Pfaltzgraff Village Flat Cup and Saucer Set
2 1/2 in
Pfaltzgraff Pottery was founded in 1811 by German potters in Pennsylania. In the early 1960’s, the business was renamed The Pfaltzgraff Company. And in 1967, the company introduced Yorktowne – considered to be the top selling table top pattern in history. The design of a blue flower on a gray background was borrowed from Pfaltzgraff’s 19th Century salt-glazed stoneware. At that time, salt-glazed stoneware was decorated using characteristic cobalt blue slip, a mixture of liquefied clay and cobalt pigment that could be brushed or stenciled onto the pieces in a variety of designs or labels. Because the decoration liquid was made of the same clay as the ware, during firing it would become part of the body of the piece insuring that it would not fade or wear off. Yorktowne’s pattern was based on these salt glazed, cobalt slip designs. Yorktowne continues to be manufactured today, however it is no longer made in the United States. In 2005 the company was sold to Lifetime Brands, and Yorktowne as well as the other Pfaltzgraff patterns, are now manufactured overseas. The last American made Yorktowne was manufactured in October 2005.
It Began With a Voyage
Johann George Pfaltzgraff was born in Germany in the early 1800’s. He learned the potter’s trade, but because of a restrictive guild situation he had trouble establishing himself. So he and his new bride Elenora decided to emigrate to Pennsylvania, perhaps on the urging of a relative named George Falsgraff who had been a potter there since 1811. Johann and Elenora boarded the Brig Charles Ferdinand in Germany in May 1833 and arrived in Baltimore, Maryland almost four months later. By 1835 they had established themselves in George Falsgraff’s home township of Conewago in York Country. Look at the two tax entries above. They are almost identical, detailing both men as potters living on 21 acres in Conewago Township, and owning one cow, presumably not the same cow!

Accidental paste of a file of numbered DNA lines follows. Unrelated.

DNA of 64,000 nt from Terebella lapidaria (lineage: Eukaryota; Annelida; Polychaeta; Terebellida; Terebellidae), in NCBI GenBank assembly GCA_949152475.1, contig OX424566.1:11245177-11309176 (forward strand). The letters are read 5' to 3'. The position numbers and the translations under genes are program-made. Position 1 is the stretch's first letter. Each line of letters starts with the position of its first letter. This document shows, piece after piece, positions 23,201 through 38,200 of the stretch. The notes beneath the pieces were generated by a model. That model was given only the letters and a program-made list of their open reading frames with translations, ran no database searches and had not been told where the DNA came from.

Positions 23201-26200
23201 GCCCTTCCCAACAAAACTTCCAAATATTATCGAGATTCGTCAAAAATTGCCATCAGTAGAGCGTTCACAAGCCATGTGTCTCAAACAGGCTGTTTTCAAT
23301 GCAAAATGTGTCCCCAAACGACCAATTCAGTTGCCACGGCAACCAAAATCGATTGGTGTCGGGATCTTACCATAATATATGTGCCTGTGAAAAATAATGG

In 1839 Johann George decided to grow his family business by moving to Freystown, a small community that is now incorporated into the east side of the City of York. The family remained there until 1848 when they moved back to a more rural location north and west of town. Johann George’s nephew Henry Miller eventually purchased the Freystown pottery. Four pieces of redware attributed to Miller have survived. However, as part of a research project into the history of The Pfaltzgraff Co., an archeological dig unearthed pottery shards that could date back to Johann George, and confirmed the exact location of the historic site. For more on the quest to find the Freystown pottery, click on “The Freystown Dig” at left.